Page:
This whole thing started when I met Matt through a mutual friend we shared in the Convergent Media lab in the fall of 2001. We got to talking, sharing a similar interest in electronic music. Matt gave me a CD of some solo stuff he had done, and I was just starting to incorporate more live performances into my show, so after hearing his CD I asked him to perform on the show. Around the same time I was just getting into audio production myself, thanks in large part to the influence of filmmaker/teacher Cauleen Smith, with whom I was taking a class. In need of some advice and assistance I approached Eric Archer, then new to KVRX and working in the production department. He gave me hand with a field recording project I was working on and gave me a sort of crash course in Pro Tools. Also, I was beginning to get more serious about my DJing, and started heading down a path more akin to the style of DJ Spooky or DJ Olive, with respect to layering and the more performative and improvisational aspects of DJing.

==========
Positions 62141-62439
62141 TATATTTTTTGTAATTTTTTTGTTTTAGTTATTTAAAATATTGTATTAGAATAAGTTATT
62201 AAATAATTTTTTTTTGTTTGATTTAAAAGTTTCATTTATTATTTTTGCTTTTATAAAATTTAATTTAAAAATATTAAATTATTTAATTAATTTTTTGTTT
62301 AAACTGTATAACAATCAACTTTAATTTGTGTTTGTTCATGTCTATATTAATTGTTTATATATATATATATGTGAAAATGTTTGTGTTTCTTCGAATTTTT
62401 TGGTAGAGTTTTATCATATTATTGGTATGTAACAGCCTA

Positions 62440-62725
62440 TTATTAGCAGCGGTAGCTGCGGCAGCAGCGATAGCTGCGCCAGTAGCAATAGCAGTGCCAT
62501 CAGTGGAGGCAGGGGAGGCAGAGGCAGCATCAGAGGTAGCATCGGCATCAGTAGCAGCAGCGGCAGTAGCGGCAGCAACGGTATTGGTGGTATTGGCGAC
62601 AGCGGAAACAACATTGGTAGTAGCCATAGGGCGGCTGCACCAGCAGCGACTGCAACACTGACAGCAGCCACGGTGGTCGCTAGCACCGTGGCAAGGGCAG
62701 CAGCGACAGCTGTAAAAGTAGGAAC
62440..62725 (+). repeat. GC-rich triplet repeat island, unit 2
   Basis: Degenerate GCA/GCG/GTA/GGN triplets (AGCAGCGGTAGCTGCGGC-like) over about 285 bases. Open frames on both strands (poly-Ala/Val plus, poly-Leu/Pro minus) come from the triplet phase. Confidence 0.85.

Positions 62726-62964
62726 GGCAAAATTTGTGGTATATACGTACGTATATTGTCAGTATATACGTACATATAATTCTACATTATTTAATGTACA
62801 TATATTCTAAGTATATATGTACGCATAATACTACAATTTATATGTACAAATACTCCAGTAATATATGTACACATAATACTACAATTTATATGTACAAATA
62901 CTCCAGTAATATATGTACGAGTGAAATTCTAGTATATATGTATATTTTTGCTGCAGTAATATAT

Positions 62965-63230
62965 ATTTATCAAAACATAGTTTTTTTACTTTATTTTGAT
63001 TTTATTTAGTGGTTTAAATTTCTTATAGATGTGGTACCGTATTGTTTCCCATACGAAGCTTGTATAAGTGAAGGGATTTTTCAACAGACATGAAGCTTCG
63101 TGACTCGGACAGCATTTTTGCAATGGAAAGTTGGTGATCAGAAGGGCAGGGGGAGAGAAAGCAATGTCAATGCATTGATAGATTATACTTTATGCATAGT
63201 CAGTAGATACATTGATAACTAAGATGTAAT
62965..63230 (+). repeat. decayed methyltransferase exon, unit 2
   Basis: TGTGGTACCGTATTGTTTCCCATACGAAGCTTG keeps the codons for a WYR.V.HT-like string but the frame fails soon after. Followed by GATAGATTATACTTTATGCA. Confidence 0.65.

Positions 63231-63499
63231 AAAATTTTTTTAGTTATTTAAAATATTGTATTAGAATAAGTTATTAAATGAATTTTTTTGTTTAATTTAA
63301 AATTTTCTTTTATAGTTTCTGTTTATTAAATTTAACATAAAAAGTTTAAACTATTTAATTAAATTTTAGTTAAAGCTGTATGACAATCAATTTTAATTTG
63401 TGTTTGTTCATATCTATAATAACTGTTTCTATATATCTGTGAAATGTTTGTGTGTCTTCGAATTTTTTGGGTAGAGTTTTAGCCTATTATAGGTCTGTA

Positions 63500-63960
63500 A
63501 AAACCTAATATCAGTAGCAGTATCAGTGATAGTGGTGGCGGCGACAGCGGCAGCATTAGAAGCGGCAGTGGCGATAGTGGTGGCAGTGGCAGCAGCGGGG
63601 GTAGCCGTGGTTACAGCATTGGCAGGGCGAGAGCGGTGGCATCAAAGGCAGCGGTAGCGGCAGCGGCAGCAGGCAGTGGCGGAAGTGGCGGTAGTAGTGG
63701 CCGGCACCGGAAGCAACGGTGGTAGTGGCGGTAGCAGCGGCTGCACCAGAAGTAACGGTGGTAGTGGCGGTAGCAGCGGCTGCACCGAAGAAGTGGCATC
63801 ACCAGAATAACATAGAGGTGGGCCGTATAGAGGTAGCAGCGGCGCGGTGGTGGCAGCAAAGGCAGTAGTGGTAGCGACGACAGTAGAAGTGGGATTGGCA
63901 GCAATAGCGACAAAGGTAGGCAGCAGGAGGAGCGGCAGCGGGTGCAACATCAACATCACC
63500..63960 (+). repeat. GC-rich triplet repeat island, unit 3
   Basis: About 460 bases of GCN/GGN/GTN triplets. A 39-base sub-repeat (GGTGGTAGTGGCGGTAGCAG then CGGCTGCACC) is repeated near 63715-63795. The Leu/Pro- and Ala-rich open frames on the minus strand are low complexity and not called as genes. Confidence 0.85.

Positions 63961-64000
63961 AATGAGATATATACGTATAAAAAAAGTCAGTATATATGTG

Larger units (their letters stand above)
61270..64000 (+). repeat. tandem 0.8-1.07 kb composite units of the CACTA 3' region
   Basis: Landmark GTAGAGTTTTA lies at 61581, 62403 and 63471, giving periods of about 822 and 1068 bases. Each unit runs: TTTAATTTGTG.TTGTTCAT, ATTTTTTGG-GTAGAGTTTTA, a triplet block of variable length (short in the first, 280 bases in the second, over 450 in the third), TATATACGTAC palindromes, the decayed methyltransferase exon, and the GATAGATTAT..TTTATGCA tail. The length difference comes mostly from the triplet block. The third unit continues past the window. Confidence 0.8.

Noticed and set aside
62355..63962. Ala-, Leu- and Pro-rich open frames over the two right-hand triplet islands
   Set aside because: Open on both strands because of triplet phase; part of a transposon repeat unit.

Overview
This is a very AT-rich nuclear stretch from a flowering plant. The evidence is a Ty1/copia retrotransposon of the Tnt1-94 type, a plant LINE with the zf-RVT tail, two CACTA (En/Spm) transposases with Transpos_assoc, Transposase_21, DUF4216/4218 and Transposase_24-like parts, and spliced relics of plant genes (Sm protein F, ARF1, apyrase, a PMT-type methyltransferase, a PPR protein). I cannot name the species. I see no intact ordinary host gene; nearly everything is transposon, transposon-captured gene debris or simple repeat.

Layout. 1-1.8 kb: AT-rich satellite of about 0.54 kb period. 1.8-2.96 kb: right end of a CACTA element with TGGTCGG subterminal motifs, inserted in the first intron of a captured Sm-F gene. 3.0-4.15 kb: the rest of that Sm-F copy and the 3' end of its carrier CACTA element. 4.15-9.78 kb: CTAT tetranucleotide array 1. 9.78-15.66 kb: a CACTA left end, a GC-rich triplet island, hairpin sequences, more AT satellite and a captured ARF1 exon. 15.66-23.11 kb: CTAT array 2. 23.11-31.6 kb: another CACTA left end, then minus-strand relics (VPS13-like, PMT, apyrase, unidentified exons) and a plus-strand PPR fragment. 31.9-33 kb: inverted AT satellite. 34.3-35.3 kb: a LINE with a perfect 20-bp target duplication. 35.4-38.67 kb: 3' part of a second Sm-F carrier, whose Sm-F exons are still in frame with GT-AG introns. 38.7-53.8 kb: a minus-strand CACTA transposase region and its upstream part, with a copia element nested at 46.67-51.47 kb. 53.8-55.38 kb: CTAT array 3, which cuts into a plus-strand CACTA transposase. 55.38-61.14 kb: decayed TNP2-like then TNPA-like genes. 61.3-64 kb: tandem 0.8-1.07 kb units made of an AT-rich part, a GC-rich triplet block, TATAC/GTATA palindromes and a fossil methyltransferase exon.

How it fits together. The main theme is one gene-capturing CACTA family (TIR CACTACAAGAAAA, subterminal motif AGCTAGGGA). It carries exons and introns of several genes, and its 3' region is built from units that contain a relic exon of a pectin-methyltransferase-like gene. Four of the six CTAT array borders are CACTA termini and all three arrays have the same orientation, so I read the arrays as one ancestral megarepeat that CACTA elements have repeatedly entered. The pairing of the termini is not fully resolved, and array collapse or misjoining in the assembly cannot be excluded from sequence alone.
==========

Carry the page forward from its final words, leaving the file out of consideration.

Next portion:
With the this sort of new perspective on performance I talked with Matt about playing with him on the show and he was down. I talked to Eric about possibly engineering the whole endeavor, as well as borrowing a few pieces of equipment -- namely a sampler a few effects and a tone generator. With a huge amount of gear between the two of us, and having never played together, and Archer at the mixing board, we ended up playing what would eventually come to be known as "Fizzy Toothpaste."
Matt, Eric, and I were all very pleased and vowed to do this again, but with Eric also performing with us, as well as doing the live mixing.